3 years ago

First demonstration of equid gammaherpesviruses within the gastric mucosal epithelium of horses

Horses commonly develop gastric mucosal ulcers, similar to humans, a condition known as equine gastric ulcer syndrome (EGUS) that can lead to poor performance and lost training time and care expenses. Unlike humans, however, an infectious bacterial cause of ulcers has not been conclusively identified. Herpesviruses, while well-established causative agents of diseases such as cold sores, genital lesions, and certain types of cancer, have also been implicated in the development of a subset of gastric ulcers in humans. The presence of equid herpesviruses in the gastrointestinal tract and their potential contribution to EGUS has not been evaluated. Here, we provide the first evidence of equid gammaherpesviruses 2 and 5 (EHV-2 and -5) within the epithelium of the gastric mucosa of horses. These viruses were initially detected by a nested PCR screen of gastric tissue samples obtained from client- and university-owned horses with and without ulcers; however, no association with EGUS was found in this limited sample set. We then validated a highly sensitive in situ hybridization (ISH) assay and used this assay to characterize the distribution of these viruses in necropsy gastric tissue samples from five racehorses. Analyses revealed frequent EHV-2 and EHV-5 co-infections within the gastric mucosal epithelium, regardless of the ulcer status. These results are the first to demonstrate the presence of equid gammaherpesviruses in the gastric mucosa of horses and warrants further investigation to determine the contribution of these viruses to the development of EGUS and/or other gastrointestinal diseases.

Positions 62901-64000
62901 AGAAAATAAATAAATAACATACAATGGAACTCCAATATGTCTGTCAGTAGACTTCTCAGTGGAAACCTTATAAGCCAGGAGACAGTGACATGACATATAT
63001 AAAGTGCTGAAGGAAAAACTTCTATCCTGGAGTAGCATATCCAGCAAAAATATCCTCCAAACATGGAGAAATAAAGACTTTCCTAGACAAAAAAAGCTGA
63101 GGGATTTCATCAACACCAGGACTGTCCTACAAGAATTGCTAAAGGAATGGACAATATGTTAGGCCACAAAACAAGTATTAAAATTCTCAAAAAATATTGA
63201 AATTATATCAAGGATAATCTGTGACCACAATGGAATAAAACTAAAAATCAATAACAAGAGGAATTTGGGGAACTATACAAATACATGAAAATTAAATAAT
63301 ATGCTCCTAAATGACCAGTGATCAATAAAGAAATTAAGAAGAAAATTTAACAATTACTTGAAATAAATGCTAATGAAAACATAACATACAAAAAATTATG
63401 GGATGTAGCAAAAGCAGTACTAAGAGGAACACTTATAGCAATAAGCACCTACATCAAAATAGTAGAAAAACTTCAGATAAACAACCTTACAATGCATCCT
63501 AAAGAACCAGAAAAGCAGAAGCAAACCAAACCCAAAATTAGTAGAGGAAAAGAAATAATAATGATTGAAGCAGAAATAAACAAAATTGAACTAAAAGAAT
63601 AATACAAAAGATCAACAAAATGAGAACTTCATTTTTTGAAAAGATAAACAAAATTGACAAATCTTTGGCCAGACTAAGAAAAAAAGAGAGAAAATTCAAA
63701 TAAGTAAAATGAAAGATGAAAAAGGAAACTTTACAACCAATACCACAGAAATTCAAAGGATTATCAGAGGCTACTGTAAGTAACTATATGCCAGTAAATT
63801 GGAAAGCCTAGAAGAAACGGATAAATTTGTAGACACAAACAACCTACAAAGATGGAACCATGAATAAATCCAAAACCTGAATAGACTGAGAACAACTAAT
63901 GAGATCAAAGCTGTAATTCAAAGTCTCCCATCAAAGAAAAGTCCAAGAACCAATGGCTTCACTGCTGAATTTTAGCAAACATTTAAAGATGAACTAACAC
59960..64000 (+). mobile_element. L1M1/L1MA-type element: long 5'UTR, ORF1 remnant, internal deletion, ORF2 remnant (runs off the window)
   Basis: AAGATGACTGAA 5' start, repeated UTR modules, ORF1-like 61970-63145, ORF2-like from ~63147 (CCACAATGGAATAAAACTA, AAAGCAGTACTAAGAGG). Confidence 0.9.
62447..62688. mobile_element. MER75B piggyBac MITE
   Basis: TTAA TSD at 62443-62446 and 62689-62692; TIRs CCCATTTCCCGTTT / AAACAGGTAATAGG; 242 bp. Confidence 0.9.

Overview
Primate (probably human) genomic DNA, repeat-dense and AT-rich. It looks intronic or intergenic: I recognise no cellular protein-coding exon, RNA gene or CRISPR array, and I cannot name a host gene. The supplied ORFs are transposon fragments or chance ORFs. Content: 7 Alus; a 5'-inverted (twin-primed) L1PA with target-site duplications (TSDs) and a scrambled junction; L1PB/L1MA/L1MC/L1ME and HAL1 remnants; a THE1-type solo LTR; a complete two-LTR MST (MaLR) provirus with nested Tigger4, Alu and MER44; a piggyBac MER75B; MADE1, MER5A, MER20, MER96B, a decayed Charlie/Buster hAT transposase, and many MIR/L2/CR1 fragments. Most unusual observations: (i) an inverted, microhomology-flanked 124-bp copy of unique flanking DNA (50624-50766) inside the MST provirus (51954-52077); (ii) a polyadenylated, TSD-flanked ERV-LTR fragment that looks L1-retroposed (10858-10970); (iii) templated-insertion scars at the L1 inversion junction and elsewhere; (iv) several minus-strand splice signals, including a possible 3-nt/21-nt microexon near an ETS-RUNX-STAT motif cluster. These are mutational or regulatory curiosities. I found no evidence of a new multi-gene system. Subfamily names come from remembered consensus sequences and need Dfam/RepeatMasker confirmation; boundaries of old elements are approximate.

Publisher URL: www.sciencedirect.com/science

DOI: S0168170217305099

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